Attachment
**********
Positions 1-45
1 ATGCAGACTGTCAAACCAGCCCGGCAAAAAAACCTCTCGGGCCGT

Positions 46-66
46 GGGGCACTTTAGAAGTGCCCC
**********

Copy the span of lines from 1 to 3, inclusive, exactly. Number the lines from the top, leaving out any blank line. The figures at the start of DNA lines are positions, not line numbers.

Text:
Positions 1-45
1 ATGCAGACTGTCAAACCAGCCCGGCAAAAAAACCTCTCGGGCCGT

Positions 46-66